The late arrival of Evgeni Malkin (PIT) on NHL ice enabled a few of the NHL’s top rookies to establish themselves. However, upon his return, Malkin’s performance immediately stole the spotlight. Prior to his arrival in North America, Malkin was said to be the best player in the world not playing in the NHL. Everything he has done to date in the NHL would support these claims.
With the 2006-07 season in full swing, Malkin continues to be the unanimous frontrunner among Hockey’s Future staff writers. Behind the amicable Russian forward, the race remains wide open. On our current list, seven rookies are playing in the Western Conference. Three teams, Colorado, Pittsburgh and Edmonton contributed two rookies each.
Below are the results of HF Staff Calder Poll for November.
1. Evgeni Malkin (PIT), C
6’4, 190 lbs. DOB: July 31, 1986
Acquired: 1st Round, 2nd Overall 2004
An amazing all-round talent, Malkin was the second overall pick in the 2004 draft after countryman Alex Ovechkin. Pittsburgh fans, indeed fans across the entire NHL, heaved a collective sigh of relief when Malkin returned from a shoulder injury incurred after a collision with teammate John Leclair in a preseason game.
Since his return to the ice, Malkin has scored eight goals and six assists in 11 games. The Pens have certainly not eased Malkin into the lineup, as he has averaged 19:42 of ice time per game.
He is skating with Sidney Crosby, providing a high-end offensive combination that has resulted in immediate success and excitement across the league. The Penguins ‘Wonder Kids’, including forward Jordan Staal, are off to a 7-6-2 start through 15 games.
2. Matt Carle (SJ), D
6’, 190 lbs. DOB: September 25, 1984
Acquired: 2nd Rd, 47th Overall, 2003
The Sharks signed Matt Carle to a three-year contract March 20 and he immediately stepped into the San Jose line-up where he scored three goals and three assists in 12 regular season games. He added three assists in San Jose’s 11 playoff games.
Through 18 games this season, Carle has collected three goals and 11 assists. He has a plus-7 ranking and is playing on average over 20 minutes per game. The Anchorage, Alaska native leads all rookie defensemen in scoring to date.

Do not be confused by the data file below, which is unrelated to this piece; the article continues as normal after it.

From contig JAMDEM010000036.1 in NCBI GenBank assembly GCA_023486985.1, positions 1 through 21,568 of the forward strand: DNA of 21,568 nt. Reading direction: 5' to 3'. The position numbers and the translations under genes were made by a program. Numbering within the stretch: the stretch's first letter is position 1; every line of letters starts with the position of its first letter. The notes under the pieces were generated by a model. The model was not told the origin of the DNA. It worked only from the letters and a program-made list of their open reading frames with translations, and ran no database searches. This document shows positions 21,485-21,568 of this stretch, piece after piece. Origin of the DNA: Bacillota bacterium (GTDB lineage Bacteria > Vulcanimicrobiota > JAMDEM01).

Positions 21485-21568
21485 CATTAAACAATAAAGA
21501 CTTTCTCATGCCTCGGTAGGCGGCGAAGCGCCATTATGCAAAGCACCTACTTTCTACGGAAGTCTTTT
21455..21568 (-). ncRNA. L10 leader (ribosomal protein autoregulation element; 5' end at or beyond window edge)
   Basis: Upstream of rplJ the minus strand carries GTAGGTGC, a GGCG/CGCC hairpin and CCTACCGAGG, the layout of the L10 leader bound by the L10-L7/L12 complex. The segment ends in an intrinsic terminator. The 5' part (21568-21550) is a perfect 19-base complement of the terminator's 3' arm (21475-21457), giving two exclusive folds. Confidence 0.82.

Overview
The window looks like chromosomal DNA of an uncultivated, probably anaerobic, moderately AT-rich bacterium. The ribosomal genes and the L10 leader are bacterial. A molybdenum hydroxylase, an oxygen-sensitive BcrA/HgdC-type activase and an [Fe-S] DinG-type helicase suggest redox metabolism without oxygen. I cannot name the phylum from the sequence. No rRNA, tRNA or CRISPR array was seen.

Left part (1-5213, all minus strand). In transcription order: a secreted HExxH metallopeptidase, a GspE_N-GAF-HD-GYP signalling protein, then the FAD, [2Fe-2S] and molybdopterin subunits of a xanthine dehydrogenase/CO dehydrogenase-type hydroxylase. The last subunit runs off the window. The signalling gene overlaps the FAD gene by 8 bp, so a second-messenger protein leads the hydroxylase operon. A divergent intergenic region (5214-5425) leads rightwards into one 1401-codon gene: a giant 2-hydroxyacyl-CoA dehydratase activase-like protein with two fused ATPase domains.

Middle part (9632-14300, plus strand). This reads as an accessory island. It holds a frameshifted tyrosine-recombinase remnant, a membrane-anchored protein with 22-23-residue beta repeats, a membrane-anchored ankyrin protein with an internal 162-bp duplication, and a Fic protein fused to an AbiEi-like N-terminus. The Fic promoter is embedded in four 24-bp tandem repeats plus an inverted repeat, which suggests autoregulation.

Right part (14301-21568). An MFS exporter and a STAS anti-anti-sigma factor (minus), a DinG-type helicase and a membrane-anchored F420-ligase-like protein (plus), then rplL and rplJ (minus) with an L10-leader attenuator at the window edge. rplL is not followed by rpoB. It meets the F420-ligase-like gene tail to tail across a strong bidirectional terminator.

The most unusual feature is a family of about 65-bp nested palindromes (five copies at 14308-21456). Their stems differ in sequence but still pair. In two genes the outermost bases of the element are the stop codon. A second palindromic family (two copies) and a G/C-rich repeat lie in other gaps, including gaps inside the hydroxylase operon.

A teammate of NHL rookie Paul Stastny during his junior year with the national champion University of Denver Pioneers, Carle won the Hobey Baker Award the following year as a senior.
3. Anze Kopitar (LA), C
6’4, 220 lbs. DOB: August 24, 1987
Acquired: 1st Round, 11th Overall, 2005
Entering the 2006-07 season, there were questions as to where exactly Anze Kopitar might fit in with the Los Angeles Kings, after signing a three-year entry-level contract. In the Kings system while playing out his contractual obligations in the Swedish Elite League last season, Kopitar has so far managed a successful transition to the NHL. However, a very telling factor will be Kopitar’s ability to withstand the rigors of an 82-game NHL schedule.
Through 19 games, the native of Jesenice, Slovenia leads all rookie scorers with five goals and 11 assists. He has played an average of 20:03 per game and has managed to win 48 percent of faceoffs.
Last year, Kopitar played in the Swedish Elite League as an 18-year-old where he picked up 20 points in 47 games. The total was the second highest among players his age, just six points behind 2006 first round draft pick, Nicklas Backstrom (WAS). Back in 2005, Kopitar made an impression in hockey circles as he scored ten goals and three assists in five games for Team Slovenia at the World Junior Championship.
4. Wojtek Wolski (COL), C
6’3, 202lbs. DOB: February 24, 1986